MediaFile

Take my savings — but not my mediocre TV shows

No doubt about it, the financial crisis has been tough on the media business. Just ask Sumner Redstone, the folks over at the Associated Press, or anyone on Madison Avenue.

Then there are some of the poorly rated television shows to consider… The Hollywood Reporter writes that thanks to the economic downturn, the broadcast networks could play it safe and order full-seasons of some low-rated programs rather than replace them with new series.

There are a number of reasons for this, one of which is that it costs money to order and market a new series.

But, the article points out, the “most obvious reasons for the pickups are that many series this fall are doing poorly, and these shows are performing among the best of the worst. Networks are loath to exit the fall without at least one series to tout as a success. Plus, the writers strike, as Rash noted, has delayed quality mid-season replacements. And with ratings declining overall because of increasing DVR penetration and audience erosion to cable networks and the Internet, the bar for success keeps being lowered.”

So even if your retirement savings isn’t what it used to be, at least you’ll be able to enjoy “Knight Rider” for a while longer.

Media, tech suffer along with everyone else

meltdown.jpgIt’s the economy, stupid. Or mostly the economy, says newspaper executive William Dean Singleton.In an interview with paidContent.org, Singleton, CEO of MediaNews Group, says that “more than half” of the problems facing the newspaper industry can be attributed to the economy. (Recall that most observers say the biggest problem is that people simply aren’t reading newspapers as often as they once did) Here’s what Singleton, who oversees the San Jose Mercury News and Denver Post, among other papers, says: “The biggest thing we need right now is an improved economy, because at least 60 percent of the revenue problem we’re facing today is good-old fashioned economic recession”Speaking of the economy, shares of some of the hottest tech companies were hammered yesterday on fears about evaporating consumer demand, Reuters reports.”Investors are no longer selling their losers in tech but have turned to selling stocks that still have meat on the bone,” Scott Kessler, head of S&P’s tech equities research, says in the story.Added Jeffrey Lindsay, an analyst who follows Internet stocks for brokerage Sanford C. Bernstein: ”Nothing has changed fundamentally in many of these stocks… But everyone is trotting out their bear market scenarios.”Keep an eye on:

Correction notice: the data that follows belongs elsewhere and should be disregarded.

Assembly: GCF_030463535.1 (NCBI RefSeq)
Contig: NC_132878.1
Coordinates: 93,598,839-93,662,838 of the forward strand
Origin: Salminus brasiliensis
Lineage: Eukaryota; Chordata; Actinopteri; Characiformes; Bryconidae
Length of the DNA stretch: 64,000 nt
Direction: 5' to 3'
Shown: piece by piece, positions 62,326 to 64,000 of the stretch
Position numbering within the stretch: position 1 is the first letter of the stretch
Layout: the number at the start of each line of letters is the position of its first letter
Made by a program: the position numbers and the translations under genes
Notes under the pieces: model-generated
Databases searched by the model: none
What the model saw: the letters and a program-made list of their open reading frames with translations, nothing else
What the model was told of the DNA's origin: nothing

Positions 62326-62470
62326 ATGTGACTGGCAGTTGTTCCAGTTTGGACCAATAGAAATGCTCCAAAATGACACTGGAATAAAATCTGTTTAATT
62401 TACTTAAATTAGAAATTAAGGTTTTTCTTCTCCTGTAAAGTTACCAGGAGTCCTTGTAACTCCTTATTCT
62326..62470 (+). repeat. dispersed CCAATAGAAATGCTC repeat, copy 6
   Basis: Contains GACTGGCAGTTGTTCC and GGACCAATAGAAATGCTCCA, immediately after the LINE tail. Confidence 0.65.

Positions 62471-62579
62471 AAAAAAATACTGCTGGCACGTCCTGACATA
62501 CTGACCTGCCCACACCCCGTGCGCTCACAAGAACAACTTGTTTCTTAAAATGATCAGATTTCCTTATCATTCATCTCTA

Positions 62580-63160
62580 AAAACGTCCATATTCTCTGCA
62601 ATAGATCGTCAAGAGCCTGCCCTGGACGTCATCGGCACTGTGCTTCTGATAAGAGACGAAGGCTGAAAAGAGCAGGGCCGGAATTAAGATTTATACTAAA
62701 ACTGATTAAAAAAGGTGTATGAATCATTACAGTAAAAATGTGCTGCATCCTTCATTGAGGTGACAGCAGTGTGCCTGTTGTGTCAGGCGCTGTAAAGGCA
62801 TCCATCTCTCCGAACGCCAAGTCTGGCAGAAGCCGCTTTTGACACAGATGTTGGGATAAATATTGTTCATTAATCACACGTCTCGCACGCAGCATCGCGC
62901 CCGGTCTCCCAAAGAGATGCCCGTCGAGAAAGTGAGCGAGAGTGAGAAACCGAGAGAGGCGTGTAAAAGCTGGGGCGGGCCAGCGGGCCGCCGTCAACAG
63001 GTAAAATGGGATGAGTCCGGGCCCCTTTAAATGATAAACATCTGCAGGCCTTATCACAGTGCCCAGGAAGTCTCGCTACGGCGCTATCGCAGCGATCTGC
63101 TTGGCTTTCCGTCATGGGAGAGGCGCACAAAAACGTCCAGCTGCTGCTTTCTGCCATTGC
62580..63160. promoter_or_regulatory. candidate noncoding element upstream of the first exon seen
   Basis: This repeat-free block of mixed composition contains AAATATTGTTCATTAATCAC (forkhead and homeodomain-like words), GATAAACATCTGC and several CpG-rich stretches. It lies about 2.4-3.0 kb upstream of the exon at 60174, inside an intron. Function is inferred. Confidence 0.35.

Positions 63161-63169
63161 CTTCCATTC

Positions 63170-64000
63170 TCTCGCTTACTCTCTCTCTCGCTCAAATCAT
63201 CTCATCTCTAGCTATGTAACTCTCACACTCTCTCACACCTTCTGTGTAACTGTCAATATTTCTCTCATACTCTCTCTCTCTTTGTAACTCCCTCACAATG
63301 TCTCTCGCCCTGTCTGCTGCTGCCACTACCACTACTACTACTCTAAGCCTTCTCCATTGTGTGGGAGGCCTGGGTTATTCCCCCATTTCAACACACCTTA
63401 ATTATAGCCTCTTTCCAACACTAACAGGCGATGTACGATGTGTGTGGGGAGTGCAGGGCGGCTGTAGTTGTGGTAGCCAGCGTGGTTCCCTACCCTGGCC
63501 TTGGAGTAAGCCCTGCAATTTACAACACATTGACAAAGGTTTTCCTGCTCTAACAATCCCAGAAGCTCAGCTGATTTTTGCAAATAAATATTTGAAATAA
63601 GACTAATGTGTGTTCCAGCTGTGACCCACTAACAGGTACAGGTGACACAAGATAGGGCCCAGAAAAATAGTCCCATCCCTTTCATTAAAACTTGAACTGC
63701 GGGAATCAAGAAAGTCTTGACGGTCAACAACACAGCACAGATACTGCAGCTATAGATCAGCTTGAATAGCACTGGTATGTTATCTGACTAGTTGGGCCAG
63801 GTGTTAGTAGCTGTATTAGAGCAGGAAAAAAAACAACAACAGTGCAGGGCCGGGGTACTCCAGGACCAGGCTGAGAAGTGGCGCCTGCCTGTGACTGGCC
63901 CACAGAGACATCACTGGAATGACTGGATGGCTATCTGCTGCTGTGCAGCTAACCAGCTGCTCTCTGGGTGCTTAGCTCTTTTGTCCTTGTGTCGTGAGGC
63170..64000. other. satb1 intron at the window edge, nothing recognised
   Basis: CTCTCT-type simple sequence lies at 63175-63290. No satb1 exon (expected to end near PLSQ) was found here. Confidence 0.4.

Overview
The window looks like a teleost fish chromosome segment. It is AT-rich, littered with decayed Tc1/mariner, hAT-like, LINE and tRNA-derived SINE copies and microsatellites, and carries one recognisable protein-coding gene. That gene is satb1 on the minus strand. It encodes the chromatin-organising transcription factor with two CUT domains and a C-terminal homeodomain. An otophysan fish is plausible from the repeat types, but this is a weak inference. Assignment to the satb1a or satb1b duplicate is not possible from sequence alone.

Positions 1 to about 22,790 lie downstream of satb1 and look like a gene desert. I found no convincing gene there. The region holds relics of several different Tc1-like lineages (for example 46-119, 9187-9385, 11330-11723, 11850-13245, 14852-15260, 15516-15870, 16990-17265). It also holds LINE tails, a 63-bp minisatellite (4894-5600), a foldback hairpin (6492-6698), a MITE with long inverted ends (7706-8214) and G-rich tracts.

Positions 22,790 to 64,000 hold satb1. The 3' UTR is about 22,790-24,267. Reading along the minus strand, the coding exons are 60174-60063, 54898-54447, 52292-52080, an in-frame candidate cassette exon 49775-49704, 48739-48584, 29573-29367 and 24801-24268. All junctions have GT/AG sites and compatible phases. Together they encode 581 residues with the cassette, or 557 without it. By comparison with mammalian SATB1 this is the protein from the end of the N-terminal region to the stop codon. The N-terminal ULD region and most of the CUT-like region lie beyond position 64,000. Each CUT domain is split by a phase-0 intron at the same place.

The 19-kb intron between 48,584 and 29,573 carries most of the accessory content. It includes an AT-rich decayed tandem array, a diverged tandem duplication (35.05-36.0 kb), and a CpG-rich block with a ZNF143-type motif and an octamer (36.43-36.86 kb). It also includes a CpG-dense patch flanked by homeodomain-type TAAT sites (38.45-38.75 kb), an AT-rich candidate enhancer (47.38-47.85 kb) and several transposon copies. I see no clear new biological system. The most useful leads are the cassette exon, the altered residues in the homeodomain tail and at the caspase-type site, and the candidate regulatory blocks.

The nationally televised debate last week between U.S. presidential contenders John McCain and Barack Obama drew 52.4 million U.S. viewers, far below 1980′s record audience (Reuters)   ABC came in first place for the week ending Sept. 28, led by the return of the two top-rated dramas on television, “Grey’s Anatomy” and “Desperate Housewives” (Hollywood Reporter) Britain’s largest commercial broadcaster, ITV is to cut around 1,000 jobs including 430 from its news department as part of a cost-cutting drive (Reuters) A group founded by several major media and technology companies, Arts+Labs, plan to promote the Web as a place for consumers to get songs, television shows and movies without resorting to piracy (Reuters)

(Photo: Reuters)

Fall TV death watch

Actor Jay Mohr of the series
Actor Jay Mohr of the series “Gary Unmarried” REUTERS/Keith Bedford

Decisions, decisions. For the busy professional with limited time for television, it’s not enough to determine which of the new season’s crop of fresh TV programs are likely to hold your interest; you also have to decide which ones will interest everyone else.

Even if you like the latest cutting-edge series, can you bear to run the risk of having the show canceled after three episodes because nobody else could follow the multiple storylines and indiscriminate flashbacks?

Online viewing won’t kill TV – CBS

copbaby.jpgNot hugely surprising, but CBS commissioned a study showing that watching full-length shows online won’t destroy television viewership, and it will attract a younger audience.

The study of 50,000 people, commissioned by the network and conducted by Magid Media Labs, polled viewers who have watched full episodes of CBS shows across the company’s partners in the CBS Audience Network.

The findings:

    Median age of online viewers: 38 35 percent of online watchers say they are now more likely to watch CBS on TV after finding shows online. About 46 percent say they only or mostly watch online. Half of respondents recalled the brand of an ad they saw during the online show. About 18 percent of those who remembered an ad that they saw during the online show said it played a role in their choosing to buy something. That number rose to 31 percent for consumer packaged goods.

In other words, TV networks have nothing to lose. The cable networks, which rely on affiliate fees from cable operators, on the other hand …